Why Google’s ‘Open Internet’ is doomed, and future belongs to Facebook

One of the questions any investor in Internet stocks must come to terms with is the future of Google Inc (NASDAQ:GOOG), and how it will be impacted by the rise of Facebook Inc (NASDAQ:FB).

Should you bet on the search giant or the social networking giant? Can Facebook ever be as good as Google in terms of monetization?

Facebook’s latest move to mirror or move key websites like Nytimes.com and Nationalgeographic.com onto its own servers gives a clue about how the social networking giant could outmaneuver the long-reigning king of the Internet, and practically own the Internet in five years.



One of the biggest problems that a ‘passive’ website like Facebook or Nytimes.com must deal with is the question of capturing intent. Unlike on Google, on FB, a user does not usually type or ‘input’ anything that can be used to guage what he wants to do.

Of course, users may search for a long-lost friend or crush occassionally, but that is not really as monetizable as, say searching for the latest GM car model is.

As a result, there is no obvious advertisement strategy to be adopted to monetize the user at a given point.

Facebook has tried to get over the difficulty by building a brand image of the person by using his likes, the groups he is a member of, his educational and professional background, location, age sex and behavioral aspects such as his commenting patterns.

So, someone who likes Ford cars, and has just got his first job may be of interest to Ford and so on.

In addition, this digital profiling helps Facebook sell targeted local ads – such as restaurant promotions etc.

In a way, in local and ‘impulse buy’ advertisement, FB may actually be superior to Google simply because it doesn’t have to wait for a user to search for “best discounts in town” before targeting him or her.

But still, for the vast majority of advertisements, Google is simply unbeatable.


So, how does FB take on Google?

This is where the concept of a ‘parallel Internet’ or ‘walled garden Internet’ comes in.

Imagine if most of the Internet was running off Facebook’s servers, and FB could restrict Google from crawling the content? Where will you go to search that content?

Also remember that Google serves search ads in two ways – on its own pages (google.com pages) and on third-party websites where the user goes to, after having successfully located some information via Google search.

This is possible as the vast majority of the websites out there incorporate Google’s Adsense advertisement code that allows Google to continue to target the user with ads related to his search query even after he has left Google pages and moved on to a blog or a news-website or a how-to website.

If these third-party websites are located on FB’s network (on its servers), it is very, very likely that they will be ‘incentivized’ to run FB’s ad network rather than Google’s ad code.

With this two-pronged attack, Google’s hegemony in the online ad world will be under threat.


Of course, this is not to say that FB will be entirely dependent on ads to make its money. Over time, nearly every website will either mirror its content on FB servers or move their entirely and exclusively.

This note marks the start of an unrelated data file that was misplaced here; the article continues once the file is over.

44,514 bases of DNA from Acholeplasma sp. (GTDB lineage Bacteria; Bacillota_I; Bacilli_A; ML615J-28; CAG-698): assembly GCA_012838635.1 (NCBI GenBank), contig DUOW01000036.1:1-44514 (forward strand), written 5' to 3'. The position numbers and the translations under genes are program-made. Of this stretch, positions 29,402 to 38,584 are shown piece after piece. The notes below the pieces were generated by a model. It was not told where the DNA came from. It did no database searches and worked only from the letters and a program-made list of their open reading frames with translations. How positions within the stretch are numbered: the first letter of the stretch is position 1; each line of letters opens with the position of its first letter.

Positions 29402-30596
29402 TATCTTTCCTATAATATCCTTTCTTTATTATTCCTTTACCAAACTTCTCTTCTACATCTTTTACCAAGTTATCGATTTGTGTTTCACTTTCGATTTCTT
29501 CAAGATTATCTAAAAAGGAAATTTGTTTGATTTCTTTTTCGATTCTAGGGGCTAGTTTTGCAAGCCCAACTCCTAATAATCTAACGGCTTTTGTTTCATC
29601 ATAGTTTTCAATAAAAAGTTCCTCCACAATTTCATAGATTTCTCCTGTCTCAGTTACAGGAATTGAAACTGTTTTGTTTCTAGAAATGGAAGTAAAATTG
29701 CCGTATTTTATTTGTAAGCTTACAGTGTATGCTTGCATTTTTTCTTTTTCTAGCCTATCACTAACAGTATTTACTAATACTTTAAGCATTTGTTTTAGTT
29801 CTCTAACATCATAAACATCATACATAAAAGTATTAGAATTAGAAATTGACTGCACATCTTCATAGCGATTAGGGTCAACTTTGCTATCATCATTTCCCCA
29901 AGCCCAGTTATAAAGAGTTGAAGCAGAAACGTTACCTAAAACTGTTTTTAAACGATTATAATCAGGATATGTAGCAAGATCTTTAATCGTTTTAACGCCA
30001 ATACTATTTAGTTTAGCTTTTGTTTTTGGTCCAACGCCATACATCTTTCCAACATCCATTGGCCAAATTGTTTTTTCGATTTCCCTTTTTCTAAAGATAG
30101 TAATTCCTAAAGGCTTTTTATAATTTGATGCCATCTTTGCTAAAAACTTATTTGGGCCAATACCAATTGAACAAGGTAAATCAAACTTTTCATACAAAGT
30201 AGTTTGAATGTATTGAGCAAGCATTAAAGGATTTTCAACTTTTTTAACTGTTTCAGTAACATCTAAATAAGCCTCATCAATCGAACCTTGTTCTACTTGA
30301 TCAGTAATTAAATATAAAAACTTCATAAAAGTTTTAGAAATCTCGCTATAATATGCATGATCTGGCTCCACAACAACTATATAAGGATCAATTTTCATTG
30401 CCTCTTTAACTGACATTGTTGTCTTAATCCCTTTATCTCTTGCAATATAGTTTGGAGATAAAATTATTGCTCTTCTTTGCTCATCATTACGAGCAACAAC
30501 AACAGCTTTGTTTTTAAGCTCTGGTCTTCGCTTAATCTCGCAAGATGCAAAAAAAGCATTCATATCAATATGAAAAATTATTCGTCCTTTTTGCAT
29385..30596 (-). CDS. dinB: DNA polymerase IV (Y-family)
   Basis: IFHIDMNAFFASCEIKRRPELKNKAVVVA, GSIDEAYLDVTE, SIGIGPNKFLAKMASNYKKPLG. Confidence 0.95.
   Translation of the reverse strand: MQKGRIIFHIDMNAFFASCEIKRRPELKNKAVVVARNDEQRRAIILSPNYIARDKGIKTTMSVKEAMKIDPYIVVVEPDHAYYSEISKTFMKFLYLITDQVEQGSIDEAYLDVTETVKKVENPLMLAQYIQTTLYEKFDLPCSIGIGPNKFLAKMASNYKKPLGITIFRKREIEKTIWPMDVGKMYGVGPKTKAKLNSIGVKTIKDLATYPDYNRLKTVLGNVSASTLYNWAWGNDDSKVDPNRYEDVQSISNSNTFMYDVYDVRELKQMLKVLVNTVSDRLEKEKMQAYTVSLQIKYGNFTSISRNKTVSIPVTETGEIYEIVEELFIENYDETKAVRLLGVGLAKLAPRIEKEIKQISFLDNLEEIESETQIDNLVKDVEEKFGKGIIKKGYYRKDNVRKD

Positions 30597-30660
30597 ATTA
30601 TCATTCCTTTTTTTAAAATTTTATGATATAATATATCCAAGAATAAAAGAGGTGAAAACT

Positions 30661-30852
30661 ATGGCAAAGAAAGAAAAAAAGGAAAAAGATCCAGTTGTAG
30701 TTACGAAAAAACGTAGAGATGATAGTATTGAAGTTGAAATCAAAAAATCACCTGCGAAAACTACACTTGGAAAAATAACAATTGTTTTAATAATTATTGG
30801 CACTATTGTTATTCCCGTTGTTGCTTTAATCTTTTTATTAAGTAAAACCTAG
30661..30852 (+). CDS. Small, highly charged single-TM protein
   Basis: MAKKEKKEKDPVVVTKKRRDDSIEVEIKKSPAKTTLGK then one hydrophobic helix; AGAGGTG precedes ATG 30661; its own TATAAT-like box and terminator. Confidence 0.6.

This will drive more and more users to start their browsing with Facebook.com, and this in turn will lead even more websites on to FB’s servers – a virtuous cycle caused by the ‘network effect’.

This will open up a second revenue source for FB which may eventually turn out to be more lucrative than the ad business – hosting revenue.

If being hosted by FB becomes a precondition to reaching customers, websites will have to move their content to FB servers. Now, like any web hosting company, FB can charge for hosting.

However, unlike other web-hosting companies, FB’s position will be unique, as it is providing not just a web-hosting solution, but also a ready set of customers who cannot be reached outside of its network.

As a result, it will be able to charge higher hosting fees from websites and content companies without the risk of the content company cancelling the arrangement and leaving its network.

If you thought that FB’s monetization avenues have ended with ads and hosting, think again. Now that it is hosting practically the entire Internet, it can negotiate with wireless providers and Internet service providers for cheap access to its network. Cheap or free access to FB network will in turn disincentivize consumers from using the ‘regular’ Internet, and they are more likely to use FB’s Internet.

Of course, all this begs the question of why Google cannot also play this game. For example, Google can start its own “instant articles” hosting service, justifying the move on the need to provide articles immediately to customers.

It can later say that it will give a slightly higher ranking to websites hosted on Google’s ‘instant articles’ network as they load faster. This will ensure that a large number of websites mirror their website on the search giant’s servers. This will ensure that FB will not be able to ‘cut’ it out from indexing content later. It can also supplement its ad revenue with hosting revenue.

In other words, Google can ‘copy’ the entire Internet on to its servers to ensure that it can still access the same.

However, Google will not do any of the above, because it is a victim of traditional thinking about concepts like ‘open Internet’ etc.. Google, in fact, owes its growth and emergence to the open Internet, and therefore the concept is intrinsically embedded into its business ethos. As a result, it will not be able to adjust to the era of ‘proprietary Internet’. [socialpoll id=”2271941″]